• In a similar vein, Japan’s Kewpie Corporation is deploying Google’s TensorFlow machine, which can automatically detect food anomalies, and determine which potatoes should be made into fries and which should turn into hash browns or crisps.
  • AI can also help when it comes to creating new food flavours and products. Able to analyse massive volumes of data in a short period of time and learn as it goes, AI has the potential to massively accelerate product innovation and predict future consumer trends. Startups working in this space include Singapore’s Ai Palette, Switzerland’s FoodUnite, Denmark’s Plant Jammer and Spoonshot in the USA.
  • Intelligent machines are also ready to help us grow better food. Industrial robotics are not a recent fad in agriculture, but by combining them with AI, there’s a whole new world of possibilities for innovation – farmers can use it to monitor crops and soil, for example, or for herd management. And intelligent farming robots like those by Saia Agrobotics and Root AI are keen to make the agrifood industry more efficient.
  • AI is also boosting the plant-based market: some companies, like Brightseed, are using intelligent computers to sift through data to find new and improved plant-based proteins. AI famously helped NotCo find the winning formula for their plant-based products.
  • And as if that wasn’t enough to get your head around, AI is also being used to improve food delivery, streamline the grocery shopping process and in food waste reduction.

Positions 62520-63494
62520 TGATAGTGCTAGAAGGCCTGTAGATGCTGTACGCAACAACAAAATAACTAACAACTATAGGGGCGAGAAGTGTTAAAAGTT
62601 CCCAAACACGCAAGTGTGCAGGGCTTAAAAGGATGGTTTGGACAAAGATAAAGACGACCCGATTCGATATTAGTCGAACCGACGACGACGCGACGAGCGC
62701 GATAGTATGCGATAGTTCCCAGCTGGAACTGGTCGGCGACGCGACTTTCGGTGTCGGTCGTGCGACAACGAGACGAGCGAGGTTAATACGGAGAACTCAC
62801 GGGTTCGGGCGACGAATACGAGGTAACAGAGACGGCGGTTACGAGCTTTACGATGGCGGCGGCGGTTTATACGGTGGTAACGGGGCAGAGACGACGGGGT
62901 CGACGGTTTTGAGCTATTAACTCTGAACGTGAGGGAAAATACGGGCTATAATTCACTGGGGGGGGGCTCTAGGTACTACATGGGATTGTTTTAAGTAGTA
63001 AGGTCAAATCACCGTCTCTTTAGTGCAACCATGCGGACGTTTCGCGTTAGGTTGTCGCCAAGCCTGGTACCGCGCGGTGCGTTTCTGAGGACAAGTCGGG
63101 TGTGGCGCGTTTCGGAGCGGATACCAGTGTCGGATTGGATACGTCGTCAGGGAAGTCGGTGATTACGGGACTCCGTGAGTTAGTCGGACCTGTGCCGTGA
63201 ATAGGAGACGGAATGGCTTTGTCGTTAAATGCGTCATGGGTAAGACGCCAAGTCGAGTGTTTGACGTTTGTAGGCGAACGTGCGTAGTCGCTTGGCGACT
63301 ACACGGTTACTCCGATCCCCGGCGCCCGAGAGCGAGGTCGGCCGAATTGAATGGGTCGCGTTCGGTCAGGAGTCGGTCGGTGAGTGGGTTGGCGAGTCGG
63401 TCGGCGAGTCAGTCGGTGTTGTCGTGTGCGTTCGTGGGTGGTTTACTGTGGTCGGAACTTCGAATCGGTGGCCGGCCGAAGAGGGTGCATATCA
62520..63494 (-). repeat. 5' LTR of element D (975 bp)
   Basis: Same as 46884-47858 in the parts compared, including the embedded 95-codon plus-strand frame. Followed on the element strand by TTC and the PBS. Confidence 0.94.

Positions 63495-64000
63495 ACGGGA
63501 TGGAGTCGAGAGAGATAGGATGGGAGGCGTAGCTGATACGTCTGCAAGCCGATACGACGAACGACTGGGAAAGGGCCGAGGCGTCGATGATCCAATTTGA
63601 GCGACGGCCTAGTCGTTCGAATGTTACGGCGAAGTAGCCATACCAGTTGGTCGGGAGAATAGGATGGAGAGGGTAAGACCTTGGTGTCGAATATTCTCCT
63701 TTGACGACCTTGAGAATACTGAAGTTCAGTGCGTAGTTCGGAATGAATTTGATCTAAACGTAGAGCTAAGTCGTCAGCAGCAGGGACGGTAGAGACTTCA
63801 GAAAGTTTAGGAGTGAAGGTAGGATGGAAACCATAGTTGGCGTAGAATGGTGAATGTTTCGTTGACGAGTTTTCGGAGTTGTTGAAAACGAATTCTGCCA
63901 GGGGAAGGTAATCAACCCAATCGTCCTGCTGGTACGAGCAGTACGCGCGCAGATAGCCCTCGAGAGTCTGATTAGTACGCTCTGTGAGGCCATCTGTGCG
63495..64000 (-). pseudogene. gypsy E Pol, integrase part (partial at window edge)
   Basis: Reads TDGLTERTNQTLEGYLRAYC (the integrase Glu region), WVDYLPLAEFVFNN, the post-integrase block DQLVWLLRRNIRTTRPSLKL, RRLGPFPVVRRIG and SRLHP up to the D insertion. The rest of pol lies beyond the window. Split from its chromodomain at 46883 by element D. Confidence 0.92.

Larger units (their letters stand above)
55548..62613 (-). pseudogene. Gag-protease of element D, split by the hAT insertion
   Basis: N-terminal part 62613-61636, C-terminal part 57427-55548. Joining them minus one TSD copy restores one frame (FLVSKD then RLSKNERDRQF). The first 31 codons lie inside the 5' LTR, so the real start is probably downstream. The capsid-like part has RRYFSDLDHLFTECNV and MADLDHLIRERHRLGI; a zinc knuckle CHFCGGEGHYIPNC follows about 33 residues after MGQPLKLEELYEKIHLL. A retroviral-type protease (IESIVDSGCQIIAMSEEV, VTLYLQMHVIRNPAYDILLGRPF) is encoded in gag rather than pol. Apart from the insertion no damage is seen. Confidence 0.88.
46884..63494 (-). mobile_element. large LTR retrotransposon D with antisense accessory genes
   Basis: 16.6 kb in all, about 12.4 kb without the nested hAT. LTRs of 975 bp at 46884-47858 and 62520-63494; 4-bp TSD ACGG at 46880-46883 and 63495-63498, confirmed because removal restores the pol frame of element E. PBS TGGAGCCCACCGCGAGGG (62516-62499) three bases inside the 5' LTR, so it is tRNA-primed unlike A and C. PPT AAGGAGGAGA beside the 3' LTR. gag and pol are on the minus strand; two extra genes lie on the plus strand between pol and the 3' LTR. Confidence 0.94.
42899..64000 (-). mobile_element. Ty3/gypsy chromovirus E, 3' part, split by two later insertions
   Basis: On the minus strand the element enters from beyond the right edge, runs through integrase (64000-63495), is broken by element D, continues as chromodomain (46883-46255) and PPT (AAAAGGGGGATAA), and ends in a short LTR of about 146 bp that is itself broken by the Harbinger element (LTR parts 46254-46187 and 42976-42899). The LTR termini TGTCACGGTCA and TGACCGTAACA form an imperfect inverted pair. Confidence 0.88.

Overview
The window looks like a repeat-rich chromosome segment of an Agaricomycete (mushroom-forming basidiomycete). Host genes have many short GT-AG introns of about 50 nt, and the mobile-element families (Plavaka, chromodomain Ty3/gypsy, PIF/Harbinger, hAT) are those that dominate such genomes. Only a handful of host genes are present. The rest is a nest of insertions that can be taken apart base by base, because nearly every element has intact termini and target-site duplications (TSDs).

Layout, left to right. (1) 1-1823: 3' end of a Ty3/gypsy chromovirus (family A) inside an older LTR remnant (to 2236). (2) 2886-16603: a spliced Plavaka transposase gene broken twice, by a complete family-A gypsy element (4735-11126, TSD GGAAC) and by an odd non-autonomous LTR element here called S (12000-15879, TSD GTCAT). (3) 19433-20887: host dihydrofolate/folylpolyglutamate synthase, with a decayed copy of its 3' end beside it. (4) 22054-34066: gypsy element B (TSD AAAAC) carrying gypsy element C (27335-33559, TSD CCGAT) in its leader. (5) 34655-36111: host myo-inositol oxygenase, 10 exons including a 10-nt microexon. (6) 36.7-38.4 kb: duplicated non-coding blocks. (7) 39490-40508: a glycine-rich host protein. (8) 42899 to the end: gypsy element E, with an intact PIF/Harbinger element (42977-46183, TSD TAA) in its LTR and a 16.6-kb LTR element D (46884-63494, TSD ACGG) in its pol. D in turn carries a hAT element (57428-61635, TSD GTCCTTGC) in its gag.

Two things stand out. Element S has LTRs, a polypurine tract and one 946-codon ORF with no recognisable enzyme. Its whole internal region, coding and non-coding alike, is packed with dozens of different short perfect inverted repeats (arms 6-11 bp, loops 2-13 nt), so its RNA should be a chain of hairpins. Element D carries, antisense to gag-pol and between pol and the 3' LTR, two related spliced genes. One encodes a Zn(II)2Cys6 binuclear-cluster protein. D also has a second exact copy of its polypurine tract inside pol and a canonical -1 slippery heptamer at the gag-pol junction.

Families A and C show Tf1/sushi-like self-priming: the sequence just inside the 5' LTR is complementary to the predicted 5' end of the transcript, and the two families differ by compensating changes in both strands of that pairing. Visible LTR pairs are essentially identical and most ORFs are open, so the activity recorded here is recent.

🤷‍♂️Why

  • Companies using AI to produce new flavours and products aim to create novel offerings quickly and reach new customers in the process. Given its computing ancestry, AI can act more efficiently and quickly than humans. Data collection and analysis by machine can provide insights within hours!
  • Deploying intelligent machines also reduces the risk of human error and eliminates the biases that come with the territory when it comes to humans. 
  • When it comes to agtech, AI has the potential to reimagine the future of food production. And the same is true of food processing and manufacturing. As supply chains become ever more complicated and the climate affects food production, using intelligent robots to predict and perfect seems like a pretty solid plan. 
  • AI technology can also be part of the solution to the challenge of increasing demand for food, thanks to a growing population. Agtech startups are already using innovation in farming to increase yields and efficiency in food production.

👀 Who? (39 companies in this space)

📈 The figures

  • The market related to artificial intelligence in the food and beverage market was worth $3.07 billion in 2020 and is expected to reach $29.94 billion by 2026. 
  • Meanwhile, the AI-in-agriculture market is projected to grow from $1 billion in 2020 to $4 billion by 2026 at CAGR of 25.5%.
Source: Extreme Tech

🥗 Case study: One 

  • One is a flavour-pairing AI computer developed as part of a partnership between IBM and American spice company McCormick.
  • The idea was to create new seasoning blends for flavour developers more quickly with the help of AI. Sure, computers can’t taste or smell, but they can apply data and come up with insights into flavor creation for food products. And that’s exactly what One is designed for. 
  • Current flavour blends dreamed up by the supercomputer include Tuscan Chicken, Bourbon Pork Tenderloin, Farmer’s Market Chicken, Glazed Salmon and New Orleans Sausage. 
  • The new flavours developed by One were generated by combining IBM's AI and machine-learning tech with four decades of sensory science, consumer preferences and taste data from McCormick.
  • AI can help in the process of flavour creation by suggesting combinations a person might not think of and by trawling through thousands of possible pairings quickly and efficiently - a task that would take a human months or years!